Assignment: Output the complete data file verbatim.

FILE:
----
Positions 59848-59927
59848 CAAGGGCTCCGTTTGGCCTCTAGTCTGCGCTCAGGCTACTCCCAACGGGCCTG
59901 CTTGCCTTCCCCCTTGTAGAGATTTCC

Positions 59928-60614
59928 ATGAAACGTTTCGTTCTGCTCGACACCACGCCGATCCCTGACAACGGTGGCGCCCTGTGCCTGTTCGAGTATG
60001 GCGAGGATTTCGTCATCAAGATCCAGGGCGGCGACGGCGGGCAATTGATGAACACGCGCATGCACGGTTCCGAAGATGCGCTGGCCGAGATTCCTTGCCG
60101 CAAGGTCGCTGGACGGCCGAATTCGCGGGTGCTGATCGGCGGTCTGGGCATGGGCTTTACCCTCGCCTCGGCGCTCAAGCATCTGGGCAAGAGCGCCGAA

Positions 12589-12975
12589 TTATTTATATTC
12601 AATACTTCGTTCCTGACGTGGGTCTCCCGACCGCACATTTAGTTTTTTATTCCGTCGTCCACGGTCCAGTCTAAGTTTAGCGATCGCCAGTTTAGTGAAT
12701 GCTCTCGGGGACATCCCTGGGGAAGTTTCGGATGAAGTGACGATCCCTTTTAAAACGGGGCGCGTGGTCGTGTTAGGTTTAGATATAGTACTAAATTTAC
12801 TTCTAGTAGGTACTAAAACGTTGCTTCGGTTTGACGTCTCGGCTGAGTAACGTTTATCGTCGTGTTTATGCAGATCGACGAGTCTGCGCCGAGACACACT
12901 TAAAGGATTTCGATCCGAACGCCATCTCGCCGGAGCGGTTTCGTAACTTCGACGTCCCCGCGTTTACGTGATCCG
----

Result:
Positions 59848-59927
59848 CAAGGGCTCCGTTTGGCCTCTAGTCTGCGCTCAGGCTACTCCCAACGGGCCTG
59901 CTTGCCTTCCCCCTTGTAGAGATTTCC

Positions 59928-60614
59928 ATGAAACGTTTCGTTCTGCTCGACACCACGCCGATCCCTGACAACGGTGGCGCCCTGTGCCTGTTCGAGTATG
60001 GCGAGGATTTCGTCATCAAGATCCAGGGCGGCGACGGCGGGCAATTGATGAACACGCGCATGCACGGTTCCGAAGATGCGCTGGCCGAGATTCCTTGCCG
60101 CAAGGTCGCTGGACGGCCGAATTCGCGGGTGCTGATCGGCGGTCTGGGCATGGGCTTTACCCTCGCCTCGGCGCTCAAGCATCTGGGCAAGAGCGCCGAA

Positions 12589-12975
12589 TTATTTATATTC
12601 AATACTTCGTTCCTGACGTGGGTCTCCCGACCGCACATTTAGTTTTTTATTCCGTCGTCCACGGTCCAGTCTAAGTTTAGCGATCGCCAGTTTAGTGAAT
12701 GCTCTCGGGGACATCCCTGGGGAAGTTTCGGATGAAGTGACGATCCCTTTTAAAACGGGGCGCGTGGTCGTGTTAGGTTTAGATATAGTACTAAATTTAC
12801 TTCTAGTAGGTACTAAAACGTTGCTTCGGTTTGACGTCTCGGCTGAGTAACGTTTATCGTCGTGTTTATGCAGATCGACGAGTCTGCGCCGAGACACACT
12901 TAAAGGATTTCGATCCGAACGCCATCTCGCCGGAGCGGTTTCGTAACTTCGACGTCCCCGCGTTTACGTGATCCG